Halos' seven-run sixth sends Phillies reeling

Calhoun's homer ignites rally; Wilson gets back in win column

Halos' seven-run sixth sends Phillies reeling

ANAHEIM -- An underperforming offense notched a seven-run frame and a struggling starting pitcher, C.J. Wilson, gave up only two runs in 6 2/3 innings, leading the Angels to a 7-2 victory at home on Tuesday night.

So what if it came against the last-place Phillies.

The Angels' bats had gone cold since the All-Star break, sporting the third-lowest OPS and runs per game in the Majors in the second half while going 3-for-39 with runners in scoring position over their previous six games. And Wilson entered his Tuesday outing with an 11.03 ERA over his last six starts, giving him a 4.82 mark that was the third-highest among qualified American League pitchers.

This was the kind of night they needed.

"There were definitely some positives tonight," Angels manager Mike Scioscia said after his team's eighth consecutive win against the Phillies. "Great inning, with a lot of two-out hits. And C.J., that's in line with the way he can pitch and where we need him to be. Hopefully he's turned the corner on some things."

The Angels won for the 12th time in 24 second-half games, and only the second time in their last seven contests. They remained 3 1/2 games back of the AL West-leading A's, thanks mostly to a bottom of the sixth that saw them send 11 batters to the plate -- more than they had in any other inning since July 5.

So what if it was made possible by a defensive blunder from right fielder Marlon Byrd.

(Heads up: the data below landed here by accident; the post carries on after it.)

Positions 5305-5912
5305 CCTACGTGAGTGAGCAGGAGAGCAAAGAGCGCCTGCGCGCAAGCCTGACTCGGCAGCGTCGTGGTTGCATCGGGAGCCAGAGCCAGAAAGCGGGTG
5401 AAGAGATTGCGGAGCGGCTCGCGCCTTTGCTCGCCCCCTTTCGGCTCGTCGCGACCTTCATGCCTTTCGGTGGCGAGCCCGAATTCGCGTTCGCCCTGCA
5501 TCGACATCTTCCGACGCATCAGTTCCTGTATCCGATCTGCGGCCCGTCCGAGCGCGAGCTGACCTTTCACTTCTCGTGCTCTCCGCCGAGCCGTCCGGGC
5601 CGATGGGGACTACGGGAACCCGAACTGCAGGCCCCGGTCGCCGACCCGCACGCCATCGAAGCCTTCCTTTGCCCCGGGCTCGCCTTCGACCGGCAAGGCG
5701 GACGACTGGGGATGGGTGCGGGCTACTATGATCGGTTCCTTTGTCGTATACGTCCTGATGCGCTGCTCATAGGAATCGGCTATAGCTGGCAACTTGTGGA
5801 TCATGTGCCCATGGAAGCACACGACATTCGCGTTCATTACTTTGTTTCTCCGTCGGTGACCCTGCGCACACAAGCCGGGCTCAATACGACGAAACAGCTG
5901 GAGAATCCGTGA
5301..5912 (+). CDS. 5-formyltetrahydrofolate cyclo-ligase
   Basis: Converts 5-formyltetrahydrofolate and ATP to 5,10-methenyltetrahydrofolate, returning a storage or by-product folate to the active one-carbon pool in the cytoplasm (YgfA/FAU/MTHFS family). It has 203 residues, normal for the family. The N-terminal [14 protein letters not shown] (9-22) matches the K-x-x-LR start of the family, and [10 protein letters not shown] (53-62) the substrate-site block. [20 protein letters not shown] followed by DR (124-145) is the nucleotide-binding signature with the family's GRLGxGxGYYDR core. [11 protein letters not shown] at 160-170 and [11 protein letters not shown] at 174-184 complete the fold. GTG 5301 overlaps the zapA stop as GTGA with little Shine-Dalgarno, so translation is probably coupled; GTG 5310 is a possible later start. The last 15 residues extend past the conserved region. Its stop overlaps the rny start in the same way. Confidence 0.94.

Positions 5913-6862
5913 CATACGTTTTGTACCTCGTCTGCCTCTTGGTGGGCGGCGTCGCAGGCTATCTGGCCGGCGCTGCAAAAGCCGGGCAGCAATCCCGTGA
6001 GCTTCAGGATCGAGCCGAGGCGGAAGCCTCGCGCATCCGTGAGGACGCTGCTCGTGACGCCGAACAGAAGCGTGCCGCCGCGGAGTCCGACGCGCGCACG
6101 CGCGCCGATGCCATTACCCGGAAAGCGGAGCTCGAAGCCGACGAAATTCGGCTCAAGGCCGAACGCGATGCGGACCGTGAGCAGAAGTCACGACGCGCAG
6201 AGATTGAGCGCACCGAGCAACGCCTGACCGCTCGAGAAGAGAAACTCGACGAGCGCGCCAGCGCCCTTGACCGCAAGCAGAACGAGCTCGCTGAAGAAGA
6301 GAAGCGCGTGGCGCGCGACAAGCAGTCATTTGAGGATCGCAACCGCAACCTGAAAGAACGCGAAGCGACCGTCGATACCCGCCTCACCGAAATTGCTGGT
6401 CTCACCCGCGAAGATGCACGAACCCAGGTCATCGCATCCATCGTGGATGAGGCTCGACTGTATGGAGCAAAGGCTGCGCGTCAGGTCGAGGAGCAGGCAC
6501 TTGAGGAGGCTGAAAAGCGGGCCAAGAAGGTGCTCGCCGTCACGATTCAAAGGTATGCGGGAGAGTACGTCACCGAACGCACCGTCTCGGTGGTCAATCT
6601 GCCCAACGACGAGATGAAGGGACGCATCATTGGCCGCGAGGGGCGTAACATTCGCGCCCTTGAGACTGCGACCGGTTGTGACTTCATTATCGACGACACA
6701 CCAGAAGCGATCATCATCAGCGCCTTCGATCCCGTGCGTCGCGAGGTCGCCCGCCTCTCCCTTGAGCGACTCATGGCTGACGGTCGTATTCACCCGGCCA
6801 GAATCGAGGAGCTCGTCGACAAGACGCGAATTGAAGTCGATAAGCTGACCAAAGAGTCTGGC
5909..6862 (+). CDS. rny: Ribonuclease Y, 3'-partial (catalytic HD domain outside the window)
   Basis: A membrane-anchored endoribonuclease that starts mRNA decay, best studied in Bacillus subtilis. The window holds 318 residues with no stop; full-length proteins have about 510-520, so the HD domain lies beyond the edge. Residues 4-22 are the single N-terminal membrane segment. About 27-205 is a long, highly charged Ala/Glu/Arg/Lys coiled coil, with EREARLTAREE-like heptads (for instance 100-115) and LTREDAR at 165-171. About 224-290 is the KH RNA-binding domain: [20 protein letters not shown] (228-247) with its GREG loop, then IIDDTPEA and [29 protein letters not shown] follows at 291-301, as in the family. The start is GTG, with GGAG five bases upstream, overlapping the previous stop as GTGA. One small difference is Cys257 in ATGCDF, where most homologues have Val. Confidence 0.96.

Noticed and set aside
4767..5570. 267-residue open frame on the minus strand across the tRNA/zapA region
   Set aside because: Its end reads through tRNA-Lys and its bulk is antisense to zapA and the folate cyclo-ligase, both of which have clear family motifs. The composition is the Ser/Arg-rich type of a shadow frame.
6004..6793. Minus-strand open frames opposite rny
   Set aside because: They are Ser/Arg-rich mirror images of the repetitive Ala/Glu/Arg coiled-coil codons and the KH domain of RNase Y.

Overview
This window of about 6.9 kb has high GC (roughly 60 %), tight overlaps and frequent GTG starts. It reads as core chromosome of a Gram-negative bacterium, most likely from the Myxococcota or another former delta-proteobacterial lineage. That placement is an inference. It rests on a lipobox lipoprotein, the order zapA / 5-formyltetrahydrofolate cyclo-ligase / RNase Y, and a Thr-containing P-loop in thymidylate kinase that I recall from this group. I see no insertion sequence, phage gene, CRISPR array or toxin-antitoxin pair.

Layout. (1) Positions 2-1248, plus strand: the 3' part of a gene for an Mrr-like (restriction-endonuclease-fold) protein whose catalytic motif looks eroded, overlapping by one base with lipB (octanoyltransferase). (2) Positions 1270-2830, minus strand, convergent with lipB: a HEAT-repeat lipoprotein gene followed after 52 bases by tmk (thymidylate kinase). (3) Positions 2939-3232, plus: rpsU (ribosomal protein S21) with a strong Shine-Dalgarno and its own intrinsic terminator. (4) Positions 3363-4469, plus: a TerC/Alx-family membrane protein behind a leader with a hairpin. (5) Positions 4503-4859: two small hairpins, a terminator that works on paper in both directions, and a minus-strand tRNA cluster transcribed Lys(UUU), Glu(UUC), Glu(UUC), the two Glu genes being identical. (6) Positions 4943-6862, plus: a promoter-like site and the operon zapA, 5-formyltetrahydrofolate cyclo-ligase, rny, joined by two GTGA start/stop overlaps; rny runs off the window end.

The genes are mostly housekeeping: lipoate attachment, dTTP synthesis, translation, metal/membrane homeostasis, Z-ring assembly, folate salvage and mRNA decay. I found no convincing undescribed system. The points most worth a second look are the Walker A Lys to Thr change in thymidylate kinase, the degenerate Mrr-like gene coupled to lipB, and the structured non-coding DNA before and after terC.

Former Angels starter Jerome Williams, 11 days removed from giving up 10 runs in what would be his final start for the Rangers, shut out the Angels through the first five innings. Kole Calhoun then led off the sixth with a homer to cut the Angels' deficit in half, Albert Pujols hit a one-out single, Josh Hamilton followed with a four-pitch walk against lefty Antonio Bastardo and Howie Kendrick laced a two-out RBI single to tie it at 2-2.

The next batter, pinch-hitter Collin Cowgill, skied a fly ball near the corner in right field. Byrd charged toward foul territory, but he overran the ball and watched it go for the ground-rule double that put the Angels (69-49) ahead for good.

"I just missed it," Byrd said, prompting a question of whether he lost it in the Angel Stadium lights.

"Nope. Just missed it."

David Freese then added a two-run double, Chris Iannetta and Calhoun notched back-to-back RBI singles, and the Angels tied their game high in runs since the All-Star break in just one inning.

So what if it's only one night.

"This is a talented offense up and down," Calhoun said. "To come up a little short, like we have been lately -- it's going to turn around. It's a big inning for us. Hopefully we keep it going."

Ten days after lasting only 1 1/3 innings in his return from the disabled list, and five days removed from a four-walk, four-run, 5 2/3-inning outing against the Red Sox, Wilson threw first-pitch strikes to 19 of the 28 batters he faced, trusted an increasingly effective changeup and rode better command to his first quality start since June 19 and his first win since June 24.

So what if he wasn't necessarily dominant.

For the first time in a long time, the 33-year-old left-hander didn't overanalyze the matchups, or get caught up in precision, or think about all the mechanical adjustments he had been working on.

He just threw.

"You care," Wilson said, "so if you're giving up hits and you're walking guys, or guys are hitting little bloopers and things like that, you have a tendency as a player to try to do a little bit extra.

"I just think that if I stay with my eyes on the target the whole way, then the ball's going to go where I want it to go. And if the ball goes where I want it to go, then it's going to be good. Because I know exactly what my stuff does; it's just a matter of trying to keep it where I want."

Alden Gonzalez is a reporter for MLB.com. Read his blog, Gonzo and "The Show", and follow him on Twitter @Alden_Gonzalez. This story was not subject to the approval of Major League Baseball or its clubs.